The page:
The Christian Doctrine:
A principle of government contract law known as the Christian doctrine states that certain clauses are of such importance in public procurements so as to be considered incorporated by operation of law. The government has a responsibility to notice vendors of contract requirements, whether expressly or through incorporation by reference. However, since G.L. Christian & Assocs. v. United States, 312 F.2d 418 (Ct. Cl. 1963), a clause that conveys a deeply ingrained strand of public procurement policy is considered to be included even if the government fails to include it in the prime contract.
The Christian doctrine's applicability "turns not on whether the clause was intentionally or inadvertently omitted, but on whether procurement policies are being avoided or evaded (deliberately or negligently)." S.J. Amoroso Const. Co., Inc. v. U.S., 12 F.3d 1072, 1075 (quoting G.L. Christian & Assocs., 320 F.2d at 351). Therefore, the principle does not permit the automatic incorporation of clauses; rather, it applies only to provisions that are a significant or deeply ingrained part of public procurement policy. For example, when improper FAR terms are incorporated into a contract, under the Christiandoctrine, the correct FAR provisions would control if they are considered a deeply ingrained aspect of public procurements. Or, say, when a terminations clause – a provision having been held to be sufficiently significant – is omitted, courts will read it into the contract and enforce it.
While no universal list of clauses covered by the Christian doctrine exists, various courts and boards have consistently held that the disputes clause, termination clauses, changes and payment clauses, and clauses implementing provisions of the Buy American Act and Truth in Negotiations Act meet the significant or deeply ingrained strand of public procurement policy standard. The Christian doctrine does not require a court to insert a clause into a government contract; however, it has been utilized in numerous instances and as to a variety of provisions. As such, contractors will want to be mindful of arguments based on failure to include a contract clause or including the wrong clause since, per the Christiandoctrine, doing so is not necessarily a bar to the government’s ability to enforce or recover under an aspect of the contract.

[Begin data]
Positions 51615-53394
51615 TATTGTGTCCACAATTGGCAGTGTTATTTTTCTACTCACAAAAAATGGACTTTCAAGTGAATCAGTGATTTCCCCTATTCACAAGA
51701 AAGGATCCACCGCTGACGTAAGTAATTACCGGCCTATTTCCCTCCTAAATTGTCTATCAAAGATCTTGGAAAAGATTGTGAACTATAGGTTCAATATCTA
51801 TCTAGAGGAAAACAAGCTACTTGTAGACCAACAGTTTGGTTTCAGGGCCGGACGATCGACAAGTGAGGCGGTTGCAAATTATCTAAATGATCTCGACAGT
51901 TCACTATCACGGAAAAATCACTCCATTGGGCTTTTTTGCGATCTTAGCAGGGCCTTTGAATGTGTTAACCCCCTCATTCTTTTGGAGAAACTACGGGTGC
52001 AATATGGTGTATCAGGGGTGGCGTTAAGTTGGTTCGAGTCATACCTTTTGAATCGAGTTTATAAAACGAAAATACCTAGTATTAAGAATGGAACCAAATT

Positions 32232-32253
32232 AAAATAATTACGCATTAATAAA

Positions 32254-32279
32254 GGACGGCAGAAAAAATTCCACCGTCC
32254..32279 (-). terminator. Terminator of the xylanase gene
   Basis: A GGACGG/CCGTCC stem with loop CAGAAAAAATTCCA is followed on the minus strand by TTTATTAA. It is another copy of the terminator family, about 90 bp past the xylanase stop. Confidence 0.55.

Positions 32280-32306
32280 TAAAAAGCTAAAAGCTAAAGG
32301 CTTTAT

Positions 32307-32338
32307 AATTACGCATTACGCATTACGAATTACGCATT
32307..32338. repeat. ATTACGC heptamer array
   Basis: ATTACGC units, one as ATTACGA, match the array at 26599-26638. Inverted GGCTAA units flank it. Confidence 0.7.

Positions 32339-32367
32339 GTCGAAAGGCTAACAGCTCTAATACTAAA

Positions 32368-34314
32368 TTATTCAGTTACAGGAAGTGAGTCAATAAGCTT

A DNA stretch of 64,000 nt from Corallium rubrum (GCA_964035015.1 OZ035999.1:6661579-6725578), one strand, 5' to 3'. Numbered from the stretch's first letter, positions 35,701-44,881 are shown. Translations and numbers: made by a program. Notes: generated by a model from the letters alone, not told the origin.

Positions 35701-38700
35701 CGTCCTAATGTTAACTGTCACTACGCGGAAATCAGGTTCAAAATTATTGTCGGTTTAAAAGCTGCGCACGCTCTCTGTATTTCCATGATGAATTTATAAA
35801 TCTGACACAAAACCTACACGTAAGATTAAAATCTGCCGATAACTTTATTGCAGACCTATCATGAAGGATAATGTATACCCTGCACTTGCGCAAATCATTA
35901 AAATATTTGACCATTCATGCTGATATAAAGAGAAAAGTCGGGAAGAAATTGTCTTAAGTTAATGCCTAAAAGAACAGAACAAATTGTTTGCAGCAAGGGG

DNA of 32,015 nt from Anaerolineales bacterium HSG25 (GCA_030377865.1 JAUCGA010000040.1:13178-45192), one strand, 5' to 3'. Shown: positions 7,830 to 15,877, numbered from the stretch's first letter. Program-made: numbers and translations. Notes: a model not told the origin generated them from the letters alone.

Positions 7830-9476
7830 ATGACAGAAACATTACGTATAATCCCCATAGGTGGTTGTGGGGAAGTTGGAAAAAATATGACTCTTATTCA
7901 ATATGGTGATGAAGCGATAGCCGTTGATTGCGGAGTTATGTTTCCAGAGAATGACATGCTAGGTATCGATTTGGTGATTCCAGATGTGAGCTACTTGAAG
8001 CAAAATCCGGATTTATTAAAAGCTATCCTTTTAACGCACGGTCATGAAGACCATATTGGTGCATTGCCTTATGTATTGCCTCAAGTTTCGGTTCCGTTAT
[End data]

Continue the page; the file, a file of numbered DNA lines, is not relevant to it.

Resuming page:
The Applicability of the Christian Doctrine to Subcontractors:
Courts will likely not use the Christian doctrine to read a fundamental tenet of procurement contracting into a subcontract given the prime/sub relationship is one between private parties. However, a risk does exist, as at least one court has incorporated a government contracts requirement into a subcontract.
The case is UPMC Braddock v. Harris, 934 F. Supp. 2d 238, 241 (D.D.C. 2013), opinion vacated, appeal dismissed sub nom. UPMC Braddock v. Perez, 584 Fed. Appx. 1 (D.C. Cir. 2014)(unpublished). Three hospitals contracted with a health plan that had a government contract to provide health benefits to federal employees. The Department of Labor (DOL) determined that the equal opportunity requirements imposed on government contractors were applicable whether they appeared in the contract or not and that those obligations should flow-down to subcontractors irrespective of whether the requirement appeared in the subcontract agreement. The hospitals appealed, but the court agreed with the DOL. While acknowledging the private nature of the relationship between primes and subs, it reasoned that the subcontractor should be bound because a subcontractor performs work for the government and the regulation was a mandatory flow-down.
UPMC Braddock can be distinguished in a number of ways and as a result makes its applicability in other cases difficult. Nevertheless, subcontracting parties, particularly subcontractors, should be aware that the possibility exists. Subcontractors should take care to ensure they are conscious of all of the prime contract’s mandatory flow-downs, even if the prime has not included them in the subcontract. They should also be mindful – to the extent possible – to have a working knowledge of what courts in the applicable jurisdiction have incorporated into prime contracts by way of the Christian doctrine.